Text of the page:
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Postpandemic hybrid work: opportunities and challenges for physical activity and public health
  1. Nicholas Gilson1,
  2. P Coenen2,
  3. David Hallman3,
  4. Andreas Holtermann4,
  5. Svend Erik Mathiassen3,
  6. Leon Straker5
  1. 1 School of Human Movement and Nutrition Sciences, The University of Queensland, Brisbane, Queensland, Australia
  2. 2 Department of Public and Occupational Health, Vrije Universiteit, Amsterdam, The Netherlands
  3. 3 Centre for Musculoskeletal Research, Department of Occupational Health Sciences and Psychology, The University of Gävle, Gävle, Sweden
  4. 4 National Research Centre for the Working Environment, Copenhagen, Denmark
  5. 5 School of Allied Health and enAble Institute, Curtin University, Perth, Western Australia, Australia
  1. Correspondence to Dr Nicholas Gilson, University of Queensland, Brisbane, Queensland, Australia; n.gilson1{at}

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Hybrid work, typically considered to combine work from the traditional office and at home, is not a new phenomenon. In the decade before COVID-19 use of this work model was relatively rare—around 15% of workers in the USA—despite the technology being available to enable remote work.1 However, the pandemic instigated changes whereby hybrid work is now modus operandi for many. In Australia, there was around a twofold increase in people working from home one or two times a week in April 2022 (46%), compared with before COVID-19 restrictions in March 2020 (24%).2 Even as restrictions ease, work from home is likely to stay as part of a ‘new normal’ hybrid work paradigm that combines days away from home at the office, with other days working from the office at home.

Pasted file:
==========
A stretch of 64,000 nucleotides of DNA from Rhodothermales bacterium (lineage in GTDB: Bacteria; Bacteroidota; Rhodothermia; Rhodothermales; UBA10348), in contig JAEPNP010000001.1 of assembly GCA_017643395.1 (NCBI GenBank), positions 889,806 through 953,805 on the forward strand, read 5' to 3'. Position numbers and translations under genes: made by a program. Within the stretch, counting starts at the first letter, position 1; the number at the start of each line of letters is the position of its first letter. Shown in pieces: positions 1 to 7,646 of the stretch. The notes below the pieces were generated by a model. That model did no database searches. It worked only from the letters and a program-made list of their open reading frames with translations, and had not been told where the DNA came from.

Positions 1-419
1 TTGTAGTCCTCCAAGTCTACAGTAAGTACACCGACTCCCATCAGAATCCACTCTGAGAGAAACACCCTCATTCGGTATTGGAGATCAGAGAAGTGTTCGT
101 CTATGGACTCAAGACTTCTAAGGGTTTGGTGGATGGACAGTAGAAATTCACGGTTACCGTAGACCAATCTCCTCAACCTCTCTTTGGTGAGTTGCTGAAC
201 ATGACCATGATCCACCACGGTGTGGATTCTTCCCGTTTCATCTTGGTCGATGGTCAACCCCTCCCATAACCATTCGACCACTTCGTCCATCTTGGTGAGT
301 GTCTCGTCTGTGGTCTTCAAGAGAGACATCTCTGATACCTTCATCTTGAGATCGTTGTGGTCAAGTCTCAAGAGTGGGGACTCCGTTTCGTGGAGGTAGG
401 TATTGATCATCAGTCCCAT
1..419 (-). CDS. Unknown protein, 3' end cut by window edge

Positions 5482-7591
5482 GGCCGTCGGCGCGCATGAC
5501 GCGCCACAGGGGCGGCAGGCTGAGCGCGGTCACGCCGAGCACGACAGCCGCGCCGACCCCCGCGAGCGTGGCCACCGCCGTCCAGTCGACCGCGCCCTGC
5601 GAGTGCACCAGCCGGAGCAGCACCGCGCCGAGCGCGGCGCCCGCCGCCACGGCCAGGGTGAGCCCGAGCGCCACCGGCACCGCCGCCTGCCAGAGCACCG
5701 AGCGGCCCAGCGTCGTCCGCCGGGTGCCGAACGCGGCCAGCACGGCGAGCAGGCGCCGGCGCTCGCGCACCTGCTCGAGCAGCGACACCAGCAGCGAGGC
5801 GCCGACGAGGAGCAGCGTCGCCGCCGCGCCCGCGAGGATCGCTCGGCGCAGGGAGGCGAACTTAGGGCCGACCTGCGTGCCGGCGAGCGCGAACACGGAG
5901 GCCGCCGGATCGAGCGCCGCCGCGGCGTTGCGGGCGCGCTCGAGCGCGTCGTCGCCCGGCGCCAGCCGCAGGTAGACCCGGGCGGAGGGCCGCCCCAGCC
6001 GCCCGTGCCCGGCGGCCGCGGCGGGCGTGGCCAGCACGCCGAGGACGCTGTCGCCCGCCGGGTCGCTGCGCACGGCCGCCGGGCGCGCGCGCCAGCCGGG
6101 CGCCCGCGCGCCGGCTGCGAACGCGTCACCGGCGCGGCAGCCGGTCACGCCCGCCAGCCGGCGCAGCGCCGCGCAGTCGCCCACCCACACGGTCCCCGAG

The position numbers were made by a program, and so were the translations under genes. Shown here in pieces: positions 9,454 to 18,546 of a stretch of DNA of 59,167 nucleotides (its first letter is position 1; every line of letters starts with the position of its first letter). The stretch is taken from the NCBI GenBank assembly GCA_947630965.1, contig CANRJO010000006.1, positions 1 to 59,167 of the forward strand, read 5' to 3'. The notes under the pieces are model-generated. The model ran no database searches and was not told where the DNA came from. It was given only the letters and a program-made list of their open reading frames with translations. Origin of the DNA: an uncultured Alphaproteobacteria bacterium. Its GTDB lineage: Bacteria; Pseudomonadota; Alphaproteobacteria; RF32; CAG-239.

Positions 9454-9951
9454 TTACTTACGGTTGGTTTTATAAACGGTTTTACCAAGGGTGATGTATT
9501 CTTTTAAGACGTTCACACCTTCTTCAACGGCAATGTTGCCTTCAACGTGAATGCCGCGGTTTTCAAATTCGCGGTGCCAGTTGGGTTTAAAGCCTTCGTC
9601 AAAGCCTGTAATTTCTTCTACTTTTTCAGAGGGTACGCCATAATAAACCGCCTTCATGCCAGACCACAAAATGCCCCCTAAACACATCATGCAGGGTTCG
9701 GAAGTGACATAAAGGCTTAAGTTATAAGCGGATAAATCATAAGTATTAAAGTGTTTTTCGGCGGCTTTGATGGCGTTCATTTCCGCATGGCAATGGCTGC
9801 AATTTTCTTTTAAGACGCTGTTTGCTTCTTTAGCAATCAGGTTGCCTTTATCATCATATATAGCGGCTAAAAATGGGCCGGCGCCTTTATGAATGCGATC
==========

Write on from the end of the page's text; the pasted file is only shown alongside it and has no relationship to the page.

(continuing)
Opportunities to improve physical activity in hybrid workers

The large-scale uptake of hybrid work presents new challenges, but also opportunities for promoting physical activity (PA) and health in workers. Hybrid work could enhance PA opportunities for workers by providing flexibility to integrate occupational (moving breaks while otherwise sitting), leisure (gym classes), lifestyle (walking) and incidental (housework) activities into 24-hour daily routines. …

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  • Contributors All authors were involved in the conception and planning of the editorial. NG was responsible for initial writing and drafting, which was reviewed and edited by all authors, who approved the final version prior to submission.

  • Funding The authors have not declared a specific grant for this research from any funding agency in the public, commercial or not-for-profit sectors.

  • Competing interests None declared.

  • Provenance and peer review Not commissioned; externally peer reviewed.